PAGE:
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Mighty Be Our Powers: How Sisterhood, Prayer, and Sex Changed a Nation at War

Leymah Gbowee (Author), Carol Mithers (Contributor)

Path: Market African Americans Africa African American Conection Mighty Be Our Powers


 

Leymah Gbowee on "Mighty Be Our Powers"; 2011 Nobel Peace Prize Laureate - the power of women, united, to change the world around them - The amazing story of a woman who refused to let war, politics, tragedy, circumstance (even her own bad choices) continue to disempower her and her people.

As a young woman, Leymah Gbowee was broken by the Liberian civil war, a brutal conflict that tore apart her life and claimed the lives of countless relatives and friends. Years of fighting destroyed her country-and shattered Gbowee's girlhood hopes and dreams. As a young mother trapped in a nightmare of domestic abuse, she found the courage to turn her bitterness into action, propelled by her realization that it is women who suffer most during conflicts and that the power of women working together can create an unstoppable force. In 2003, the passionate and charismatic Gbowee helped organize and then led the Liberian Mass Action for Peace, a coalition of Christian and Muslim women who sat in public protest, confronting Liberia's ruthless president and rebel warlords, and even held a sex strike. With an army of women, Gbowee helped lead her nation to peace - in the process emerging as an international leader who changed history. Mighty Be Our Powers is the gripping chronicle of a journey from hopelessness to empowerment that will touch all who dream of a better world.

Mighty Be Our Powers

 

Audio CD Unabridged Audiobook (December 13, 2011)     Kindle Edition File Size: 881 KB

About the Author

Leymah Gbowee is the winner of the 2011 Nobel Peace Prize. She is also the Newsweek and The Daily Beast's Africa columnist. As war ravaged Liberia, Leymah Gbowee realized it is women who bear the greatest burden in prolonged conflicts. She began organizing Christian and Muslim women to demonstrate together, founding Liberian Mass Action for Peace and launching protests and a sex strike. Gbowee's part in helping to oust Charles Taylor was featured in the documentary Pray the Devil Back to Hell. Gbowee is a single mother of six, including one adopted daughter, and is based in Accra, Ghana, where she is the cofounder and executive director of the Women Peace and Security Network-Africa.

Carol Mithers is a Los Angeles-based journalist and book author. Her work has appeared in a wide variety of national publications.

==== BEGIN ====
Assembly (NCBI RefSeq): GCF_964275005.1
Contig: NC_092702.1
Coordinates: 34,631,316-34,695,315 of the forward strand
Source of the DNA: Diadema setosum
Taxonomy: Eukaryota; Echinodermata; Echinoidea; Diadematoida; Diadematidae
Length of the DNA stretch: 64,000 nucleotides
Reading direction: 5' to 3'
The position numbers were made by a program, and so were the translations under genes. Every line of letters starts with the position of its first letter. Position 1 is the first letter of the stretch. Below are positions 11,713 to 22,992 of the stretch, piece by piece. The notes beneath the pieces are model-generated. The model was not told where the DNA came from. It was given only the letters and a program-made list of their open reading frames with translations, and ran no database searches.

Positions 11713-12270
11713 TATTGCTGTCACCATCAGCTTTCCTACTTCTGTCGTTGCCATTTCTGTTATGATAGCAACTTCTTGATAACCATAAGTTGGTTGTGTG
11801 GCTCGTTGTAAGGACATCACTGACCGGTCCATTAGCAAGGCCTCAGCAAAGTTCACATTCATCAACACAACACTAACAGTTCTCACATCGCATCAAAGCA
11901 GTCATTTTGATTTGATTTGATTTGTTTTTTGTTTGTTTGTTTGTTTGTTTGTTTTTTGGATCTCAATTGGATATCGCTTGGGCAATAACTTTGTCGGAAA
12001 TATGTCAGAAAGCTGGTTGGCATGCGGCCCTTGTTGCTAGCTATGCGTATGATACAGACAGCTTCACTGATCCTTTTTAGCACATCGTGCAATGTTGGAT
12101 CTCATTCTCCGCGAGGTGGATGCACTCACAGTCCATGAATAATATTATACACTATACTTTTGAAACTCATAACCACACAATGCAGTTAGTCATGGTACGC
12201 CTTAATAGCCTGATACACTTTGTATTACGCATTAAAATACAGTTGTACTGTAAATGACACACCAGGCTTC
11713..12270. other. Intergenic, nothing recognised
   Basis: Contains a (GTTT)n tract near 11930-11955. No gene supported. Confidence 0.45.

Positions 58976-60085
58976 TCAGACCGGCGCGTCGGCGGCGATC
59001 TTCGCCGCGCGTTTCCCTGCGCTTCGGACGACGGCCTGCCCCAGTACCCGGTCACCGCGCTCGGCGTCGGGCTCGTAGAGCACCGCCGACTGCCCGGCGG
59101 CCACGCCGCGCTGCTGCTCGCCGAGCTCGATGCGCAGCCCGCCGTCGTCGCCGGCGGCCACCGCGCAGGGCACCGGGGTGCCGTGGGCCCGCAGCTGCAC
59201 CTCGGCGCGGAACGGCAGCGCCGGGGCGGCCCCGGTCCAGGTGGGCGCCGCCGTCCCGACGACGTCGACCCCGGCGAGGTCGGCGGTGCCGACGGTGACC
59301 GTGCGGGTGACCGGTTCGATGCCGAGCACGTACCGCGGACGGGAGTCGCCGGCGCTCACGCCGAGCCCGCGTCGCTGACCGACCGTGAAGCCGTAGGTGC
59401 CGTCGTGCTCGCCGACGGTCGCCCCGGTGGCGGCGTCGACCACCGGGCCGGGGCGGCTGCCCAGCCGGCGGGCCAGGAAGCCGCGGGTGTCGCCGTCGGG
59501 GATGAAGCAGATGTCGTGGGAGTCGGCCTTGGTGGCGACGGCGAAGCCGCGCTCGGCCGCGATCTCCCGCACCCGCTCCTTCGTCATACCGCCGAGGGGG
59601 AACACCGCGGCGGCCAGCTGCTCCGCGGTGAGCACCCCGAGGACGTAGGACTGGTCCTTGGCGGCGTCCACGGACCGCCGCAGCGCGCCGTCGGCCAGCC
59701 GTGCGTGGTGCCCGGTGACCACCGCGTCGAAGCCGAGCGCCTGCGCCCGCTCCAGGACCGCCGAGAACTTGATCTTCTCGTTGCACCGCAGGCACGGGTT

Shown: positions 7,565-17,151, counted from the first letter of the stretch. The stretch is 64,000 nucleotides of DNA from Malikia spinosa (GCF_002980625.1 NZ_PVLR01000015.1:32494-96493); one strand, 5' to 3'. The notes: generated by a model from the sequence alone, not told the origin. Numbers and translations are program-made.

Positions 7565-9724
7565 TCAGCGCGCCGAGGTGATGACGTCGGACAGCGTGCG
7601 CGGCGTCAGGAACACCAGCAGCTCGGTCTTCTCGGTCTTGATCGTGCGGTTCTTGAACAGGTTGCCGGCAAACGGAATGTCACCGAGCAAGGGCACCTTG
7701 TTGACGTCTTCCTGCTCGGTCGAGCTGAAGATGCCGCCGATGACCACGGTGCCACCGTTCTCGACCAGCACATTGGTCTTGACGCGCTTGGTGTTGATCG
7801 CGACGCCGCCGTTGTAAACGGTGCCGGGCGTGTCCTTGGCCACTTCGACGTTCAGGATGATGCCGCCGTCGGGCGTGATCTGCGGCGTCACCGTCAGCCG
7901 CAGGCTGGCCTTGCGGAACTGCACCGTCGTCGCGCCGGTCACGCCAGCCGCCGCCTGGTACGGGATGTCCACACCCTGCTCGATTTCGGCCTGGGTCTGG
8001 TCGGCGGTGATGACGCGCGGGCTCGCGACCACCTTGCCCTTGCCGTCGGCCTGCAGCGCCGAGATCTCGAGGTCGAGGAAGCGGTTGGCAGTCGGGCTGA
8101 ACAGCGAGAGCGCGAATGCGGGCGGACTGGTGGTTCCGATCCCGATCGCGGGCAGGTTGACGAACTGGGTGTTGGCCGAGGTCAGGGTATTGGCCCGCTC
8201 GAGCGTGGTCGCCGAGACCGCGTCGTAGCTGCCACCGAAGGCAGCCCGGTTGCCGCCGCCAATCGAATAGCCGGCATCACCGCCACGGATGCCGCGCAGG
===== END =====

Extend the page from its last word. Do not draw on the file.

Women of Liberia Mass Action for Peace

Working together, over 3,000 Christian and Muslim women mobilized their efforts, and as a result, the women were able to achieve peace in Liberia after a 14-year civil war and helped bring to power the country's first female president. This group of Liberian women formed an organization called Women of Liberia Mass Action for Peace. The delegation of women organized nonviolence protests and continued to apply pressure on the warring factions during the peace process. They forced a meeting with President Charles Taylor, extracting a promise from him to attend peace talks in Ghana. They staged a silent protest outside of the Presidential Palace, bringing about an agreement during the stalled peace talks.

Liberian - first and second Civil War

The First Liberian Civil War ended with the Liberian general election, 1997 in which Charles Taylor took power. The second civil war began in April 1999, when Liberian dissidents under the banner of the Organisation of Displaced Liberians attacked into Liberia from Guinea.

President of Liberia

Ellen Johnson Sirleaf is the first modern, and currently the only elected, female head of state in Africa.

President Taylor resigned on August 11, 2003, ahead of the Accra Comprehensive Peace Agreement (CPA) which formed the negotiated end to the war, and was flown into exile in Nigeria.

Ellen Johnson Sirleaf (born 29 October 1938) is the 24th and current President of Liberia. She served as Minister of Finance under President William Tolbert from 1979 until the 1980 coup d'état, after which she left Liberia and held senior positions at various financial institutions. She placed a very distant second in the 1997 presidential election. Later, she was elected President in the 2005 presidential election and took office on 16 January 2006. She successfully ran for re-election in 2011. Sirleaf is the first and currently the only elected female head of state in Africa.

2011 Nobel Peace Prize

Sirleaf was awarded the 2011 Nobel Peace Prize, jointly with Leymah Gbowee of Liberia and Tawakel Karman of Yemen. The women were recognized "for their non-violent struggle for the safety of women and for women’s rights to full participation in peace-building work."

 

 

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"Wealth is to have your own Land, Language and Culture! Where is the Land of the African American? What is the Language? And, Where is the Culture of the people?"

 

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